Batteries in the middle of the sub were “arcing” – sparking and charging one another – creating a buildup of hydrogen gas. The compartment was soon on fire; when crewman slammed their way into the control room, acrid smoke followed them in.

Cochino sent an emergency message to Tusk (“Casualty. Surfacing.”) via an underwater phone – another piece of new Cold War technology. An emergency ballast “blow” pushed the sub upward – and it surfaced into crashing 16-foot waves.

But failures of emergency-breathing gear delayed firefighting efforts just enough for the watertight door to the afflicted compartment to jam shut – either because of the intense heat or the escalating hydrogen-gas pressures.

Someone needed to force their way into that battery compartment from the other side.

Wright, the XO, volunteered to try.

Minutes later, Wright pushed his way in – triggering another explosion that burned him horribly while ripping away the flapper value that protected the rest of the sub from the poisonous gas. Choking fumes began making their way throughout Cochino.

Capt. Benitez – now outside on the sub’s bridge searching for Tusk – ordered an evacuation of everyone but the crewmembers fighting the fire or manning a critical post. He watched as crewmembers – gasping for air, many only in their skivvies, few in foul-weather gear – began climbing out of a hatch on the sub’s bow. Picking their way back down the wave-and-windswept deck, they lashed themselves to the leeward side of the sub’s sail.

Forty-seven men did that. Another 12 crowded with Benitez on the bridge – in a space designed to hold only seven. Eighteen remained below, fighting the flames, working to restart the engines, or being treated for burns.

Just as the engines refired, one of Cochino’s mess cooks was swept overboard. Tusk was spotted off the starboard quarter. All the signalmen had been gassed, and Austin, the “spook” – and the only crewman still conscious who knew Morse code – used semaphore flags to signal the other sub … one painful letter at a time in the whipping wind.

The crewman was recovered. Then another explosion – the biggest one yet – shook Cochino.

It was 11:21 in the morning.

Most of the remaining crew – with the exception of several other burn victims and the ship’s doctor who’d stayed aft to treat Wright, who wasn’t expected to live – climbed up and onto the bridge. They stacked themselves in human pyramid.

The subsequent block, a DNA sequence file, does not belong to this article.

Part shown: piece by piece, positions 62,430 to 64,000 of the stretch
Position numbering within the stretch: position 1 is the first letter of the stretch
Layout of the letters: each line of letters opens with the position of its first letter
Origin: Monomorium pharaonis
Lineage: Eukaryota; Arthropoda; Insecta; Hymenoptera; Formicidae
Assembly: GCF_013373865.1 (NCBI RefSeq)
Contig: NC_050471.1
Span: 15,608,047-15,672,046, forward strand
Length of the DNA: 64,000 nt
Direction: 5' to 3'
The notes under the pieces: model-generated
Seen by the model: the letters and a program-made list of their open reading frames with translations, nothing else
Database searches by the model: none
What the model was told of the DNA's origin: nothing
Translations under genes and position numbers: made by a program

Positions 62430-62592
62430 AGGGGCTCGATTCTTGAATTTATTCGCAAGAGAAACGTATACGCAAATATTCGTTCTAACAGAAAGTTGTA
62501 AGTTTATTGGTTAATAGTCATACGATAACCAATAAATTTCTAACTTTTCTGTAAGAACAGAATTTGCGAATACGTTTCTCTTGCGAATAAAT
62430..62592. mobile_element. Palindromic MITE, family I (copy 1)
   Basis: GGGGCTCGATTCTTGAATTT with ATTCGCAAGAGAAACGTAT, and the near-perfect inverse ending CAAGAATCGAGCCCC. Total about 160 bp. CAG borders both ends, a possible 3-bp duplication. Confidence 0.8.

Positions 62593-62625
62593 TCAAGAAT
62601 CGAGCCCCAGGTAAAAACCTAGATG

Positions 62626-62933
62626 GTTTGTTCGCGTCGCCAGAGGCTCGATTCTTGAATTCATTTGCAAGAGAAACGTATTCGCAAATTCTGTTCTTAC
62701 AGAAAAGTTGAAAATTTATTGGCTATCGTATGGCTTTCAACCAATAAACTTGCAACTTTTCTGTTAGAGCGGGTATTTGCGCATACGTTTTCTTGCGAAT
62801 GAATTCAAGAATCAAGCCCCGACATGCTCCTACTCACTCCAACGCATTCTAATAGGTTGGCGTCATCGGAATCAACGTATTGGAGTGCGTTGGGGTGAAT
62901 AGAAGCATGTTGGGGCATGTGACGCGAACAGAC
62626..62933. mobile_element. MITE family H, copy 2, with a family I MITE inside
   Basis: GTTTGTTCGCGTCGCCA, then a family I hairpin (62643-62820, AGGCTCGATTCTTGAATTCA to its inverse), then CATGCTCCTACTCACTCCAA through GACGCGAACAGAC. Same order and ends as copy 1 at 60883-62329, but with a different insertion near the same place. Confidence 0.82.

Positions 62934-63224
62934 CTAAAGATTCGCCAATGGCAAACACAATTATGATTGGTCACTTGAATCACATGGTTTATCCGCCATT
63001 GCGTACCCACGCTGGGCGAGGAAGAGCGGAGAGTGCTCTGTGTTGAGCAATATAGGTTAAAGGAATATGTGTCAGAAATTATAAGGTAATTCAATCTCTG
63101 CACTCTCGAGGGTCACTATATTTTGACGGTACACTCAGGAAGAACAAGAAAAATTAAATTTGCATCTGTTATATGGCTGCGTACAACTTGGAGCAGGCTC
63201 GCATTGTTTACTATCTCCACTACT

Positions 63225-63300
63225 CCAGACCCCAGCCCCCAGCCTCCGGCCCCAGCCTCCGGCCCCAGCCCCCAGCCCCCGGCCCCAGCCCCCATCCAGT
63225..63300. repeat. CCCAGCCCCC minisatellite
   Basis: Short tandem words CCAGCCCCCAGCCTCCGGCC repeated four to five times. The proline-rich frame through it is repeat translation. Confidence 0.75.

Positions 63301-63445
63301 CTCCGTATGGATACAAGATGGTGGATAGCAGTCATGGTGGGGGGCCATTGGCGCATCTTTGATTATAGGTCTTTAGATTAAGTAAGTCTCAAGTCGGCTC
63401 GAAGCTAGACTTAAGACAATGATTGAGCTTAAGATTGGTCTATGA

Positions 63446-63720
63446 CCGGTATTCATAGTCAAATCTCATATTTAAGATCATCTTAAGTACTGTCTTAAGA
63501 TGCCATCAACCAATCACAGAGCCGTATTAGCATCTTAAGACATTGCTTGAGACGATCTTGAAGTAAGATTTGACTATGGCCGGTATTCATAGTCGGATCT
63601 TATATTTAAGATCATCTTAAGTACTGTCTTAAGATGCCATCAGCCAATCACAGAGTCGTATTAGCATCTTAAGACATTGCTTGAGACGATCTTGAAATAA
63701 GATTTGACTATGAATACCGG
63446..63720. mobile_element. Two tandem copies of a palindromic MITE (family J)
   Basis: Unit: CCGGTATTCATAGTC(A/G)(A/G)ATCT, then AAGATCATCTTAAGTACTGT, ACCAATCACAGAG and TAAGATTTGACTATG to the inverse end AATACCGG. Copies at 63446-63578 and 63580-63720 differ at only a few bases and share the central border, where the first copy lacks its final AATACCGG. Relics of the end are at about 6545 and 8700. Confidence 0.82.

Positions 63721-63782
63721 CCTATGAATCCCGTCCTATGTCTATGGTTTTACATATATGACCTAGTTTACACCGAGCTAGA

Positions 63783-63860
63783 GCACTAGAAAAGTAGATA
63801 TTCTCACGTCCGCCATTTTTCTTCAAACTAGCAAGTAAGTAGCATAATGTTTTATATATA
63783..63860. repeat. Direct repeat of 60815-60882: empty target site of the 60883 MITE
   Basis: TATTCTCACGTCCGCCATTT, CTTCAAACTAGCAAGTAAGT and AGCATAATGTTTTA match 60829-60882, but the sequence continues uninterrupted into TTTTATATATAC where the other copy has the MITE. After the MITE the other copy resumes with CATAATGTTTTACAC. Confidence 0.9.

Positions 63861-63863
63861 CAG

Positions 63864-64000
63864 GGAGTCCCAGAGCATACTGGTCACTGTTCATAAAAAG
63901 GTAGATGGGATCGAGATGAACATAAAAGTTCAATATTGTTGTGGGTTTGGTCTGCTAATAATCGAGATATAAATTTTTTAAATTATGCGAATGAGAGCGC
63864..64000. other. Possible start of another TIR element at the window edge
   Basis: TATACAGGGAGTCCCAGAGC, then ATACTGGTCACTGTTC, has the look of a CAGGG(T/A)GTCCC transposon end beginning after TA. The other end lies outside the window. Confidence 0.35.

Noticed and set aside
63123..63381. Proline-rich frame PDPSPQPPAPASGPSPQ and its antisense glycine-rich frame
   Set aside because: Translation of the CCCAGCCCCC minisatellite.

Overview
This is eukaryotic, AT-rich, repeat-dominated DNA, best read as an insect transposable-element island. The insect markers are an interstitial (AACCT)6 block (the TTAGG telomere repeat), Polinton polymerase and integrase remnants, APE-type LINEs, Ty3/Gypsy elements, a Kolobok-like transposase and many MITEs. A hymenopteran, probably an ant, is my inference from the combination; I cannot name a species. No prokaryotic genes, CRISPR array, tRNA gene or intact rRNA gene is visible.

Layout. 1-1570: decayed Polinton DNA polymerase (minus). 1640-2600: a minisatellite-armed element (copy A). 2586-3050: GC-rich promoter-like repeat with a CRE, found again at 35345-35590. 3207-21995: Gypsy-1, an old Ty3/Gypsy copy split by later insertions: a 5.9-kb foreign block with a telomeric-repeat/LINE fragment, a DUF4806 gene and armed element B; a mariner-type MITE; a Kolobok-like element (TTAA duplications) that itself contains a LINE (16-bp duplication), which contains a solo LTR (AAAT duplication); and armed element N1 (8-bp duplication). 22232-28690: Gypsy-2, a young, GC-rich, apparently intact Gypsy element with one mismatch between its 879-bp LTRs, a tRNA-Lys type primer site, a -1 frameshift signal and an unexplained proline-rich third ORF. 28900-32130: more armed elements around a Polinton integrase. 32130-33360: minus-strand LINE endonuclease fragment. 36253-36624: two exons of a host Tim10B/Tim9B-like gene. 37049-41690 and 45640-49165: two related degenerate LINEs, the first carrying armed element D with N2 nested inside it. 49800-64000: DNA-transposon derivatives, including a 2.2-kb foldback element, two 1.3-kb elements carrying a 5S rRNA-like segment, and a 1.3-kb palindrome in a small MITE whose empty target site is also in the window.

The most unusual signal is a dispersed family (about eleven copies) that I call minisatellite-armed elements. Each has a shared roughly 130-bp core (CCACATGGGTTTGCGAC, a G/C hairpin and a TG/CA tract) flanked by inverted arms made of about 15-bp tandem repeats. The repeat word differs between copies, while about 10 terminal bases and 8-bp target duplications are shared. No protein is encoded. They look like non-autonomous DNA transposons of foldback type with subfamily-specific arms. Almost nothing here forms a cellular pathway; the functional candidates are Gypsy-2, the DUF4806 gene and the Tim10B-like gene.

It only got worse.

Former Intelligence Officer Reveals Company at Forefront of Combating Biological and Chemical War Crisis

By 2 p.m., Tusk had come alongside Cochino s lines had been run between the two subs. Capt. Benitez knew he needed to give the full story to Tusk’s captain and asked if anyone would be willing to attempt a life-raft trip over to the other boat. A young officer, John Shelton, and a civilian engineer, Robert Philo, brought along for the “hide-and-seek” exercise, volunteered.

As soon as the raft hit the water, it overturned, dumping Shelton and Philo into the sea. They clung to the raft as Tusk crewman – hand over hand – dragged it over. A wave rammed Philo into the other sub’s hull – head first, though he and Shelton were pulled aboard. But as crewmen tried to revive him, a huge wave swept Philo and 11 other Tusk crewmen into the wild seas. Seven went missing, including Philo, and were never found.

Back aboard Cochino, the situation was dire.

Explosion after explosion ripped through the submarine – with one of the blasts wrecking the sub’s steering mechanism. One of the boat’s wounded fought off the agony, scrounged a big pipe wrench and restored steering by manually working a rudder-control valve – blindly following the navigation instructions piped down by Capt. Benitez.

Slowly, Cochino got back under way.

It was 7:10 p.m. – nearly nine hours since the first blast ripped through Cochino…

A Real Spy’s Declassified Story

Tomorrow you’ll receive the third and final installment of this fascinating tale aboard America’s first spy submarine.

In the meantime, you can check out Kent Moor’s new video series called Spy Tales, in which he and I discuss one of the most infamous poisonings in history, as well as the current biodefense market.

If you’d like to watch it, and learn how to get access to Kent’s new profit opportunity, just click here.


Bill Patalon

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  1. Neil Reitz
    November 9th, 2018 at 20:45 | #1

    Great story, real history. Many thanks. The military never gets the credit it deserves.

  2. William Patalon III
    December 5th, 2018 at 18:09 | #2

    @Neil Reitz

    Neil … greatly appreciate the comments. And I couldn’t agree more with your sentiment about the military … My Dad, who I lost back in June, was a defense engineer … who focused a lot on the Navy in the last half of his career. So I grew up appreciating – and respecting – the folks who protect us all.

    Stay tuned … we have some really neat new content coming … along the same lines. If you liked this one, I’ll bet you’ll dig what we have on the way.

    Thanks again.

    Respectfully yours,

    Bill Patalon III
    Exec. Editor/Editorial Director
    Money Map Press